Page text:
Most Taxpayers Avoid Computer When Preparing Tax Returns

A recent survey commissioned by Iomega Corporation and performed by Harris Interactive disclosed surprising results about the use of tax software. While the number of home computer users continues to increase, a significant majority of taxpayers do not use their computers to prepare and file income tax returns. Instead, 62% of computer-savvy taxpayers responding to the survey say they either prepare their tax returns the old fashioned way with paper and pencil, or they hire a tax professional to do the job.

"The computer is king except when it comes to taxes and Uncle Sam," said Robert Borden, vice president, customer advocacy, Iomega Corporation.

Survey results show that married taxpayers with children and taxpayers with higher levels of education and income are most likely to use a computer to prepare their tax return and, in some cases, file their taxes electronically.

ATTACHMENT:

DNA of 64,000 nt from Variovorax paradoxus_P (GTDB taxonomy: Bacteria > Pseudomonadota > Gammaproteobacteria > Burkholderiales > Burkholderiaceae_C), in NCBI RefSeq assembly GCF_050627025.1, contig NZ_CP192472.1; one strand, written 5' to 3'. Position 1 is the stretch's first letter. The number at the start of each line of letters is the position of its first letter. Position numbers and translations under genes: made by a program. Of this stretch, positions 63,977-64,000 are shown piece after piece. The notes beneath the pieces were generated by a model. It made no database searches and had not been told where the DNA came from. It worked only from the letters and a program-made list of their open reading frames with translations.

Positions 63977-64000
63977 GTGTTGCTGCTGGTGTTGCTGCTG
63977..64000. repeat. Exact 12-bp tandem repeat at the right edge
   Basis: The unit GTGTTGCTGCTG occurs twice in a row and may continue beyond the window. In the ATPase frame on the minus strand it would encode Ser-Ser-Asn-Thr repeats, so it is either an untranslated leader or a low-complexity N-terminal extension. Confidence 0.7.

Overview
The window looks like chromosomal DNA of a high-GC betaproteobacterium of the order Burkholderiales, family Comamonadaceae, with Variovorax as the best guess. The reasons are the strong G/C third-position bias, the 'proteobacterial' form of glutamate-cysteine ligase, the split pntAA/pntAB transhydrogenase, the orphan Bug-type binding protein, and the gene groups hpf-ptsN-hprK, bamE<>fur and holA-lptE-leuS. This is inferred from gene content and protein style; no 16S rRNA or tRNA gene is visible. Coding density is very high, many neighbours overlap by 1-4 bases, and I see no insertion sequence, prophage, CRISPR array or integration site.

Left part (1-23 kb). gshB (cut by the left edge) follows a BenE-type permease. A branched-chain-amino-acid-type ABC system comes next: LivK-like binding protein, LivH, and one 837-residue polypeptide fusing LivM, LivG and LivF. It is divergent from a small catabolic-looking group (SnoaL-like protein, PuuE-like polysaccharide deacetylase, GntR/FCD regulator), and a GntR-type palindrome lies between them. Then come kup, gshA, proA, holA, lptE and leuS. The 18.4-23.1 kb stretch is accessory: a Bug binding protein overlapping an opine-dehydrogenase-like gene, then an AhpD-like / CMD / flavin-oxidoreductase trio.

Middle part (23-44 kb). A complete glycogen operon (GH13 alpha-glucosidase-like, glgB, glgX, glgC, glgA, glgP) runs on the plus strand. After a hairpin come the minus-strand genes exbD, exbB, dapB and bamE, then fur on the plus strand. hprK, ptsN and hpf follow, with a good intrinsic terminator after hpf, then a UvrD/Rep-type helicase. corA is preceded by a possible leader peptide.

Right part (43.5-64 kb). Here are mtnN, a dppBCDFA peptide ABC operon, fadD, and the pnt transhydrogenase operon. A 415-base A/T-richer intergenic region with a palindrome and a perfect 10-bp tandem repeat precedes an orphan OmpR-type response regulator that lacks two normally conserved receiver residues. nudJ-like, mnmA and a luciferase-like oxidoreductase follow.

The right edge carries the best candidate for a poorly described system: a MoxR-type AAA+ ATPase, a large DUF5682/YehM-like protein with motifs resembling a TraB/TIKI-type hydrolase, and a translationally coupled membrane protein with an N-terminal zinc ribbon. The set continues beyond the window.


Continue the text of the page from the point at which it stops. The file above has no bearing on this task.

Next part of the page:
• 50% of taxpayers with a college degree use their personal computer to prepare their tax returns. Only 26% of taxpayers with only a high school education do the same.
  • 49% of taxpayers with income over $75,000 use their personal computer to prepare their tax returns. Only 28% of taxpayers with income under $35,000 do the same.
  • 41% of married taxpayers use their personal computer to prepare their tax returns, compared with 33% of single, divorced, separated, or widowed taxpayers.
  • 42% of taxpayers with children use their personal computer to prepare their tax returns, compared with 36% of childless taxpayers.

Harris Interactive interviewed 2,446 U.S. adults for the survey, which was conducted in February, 2003.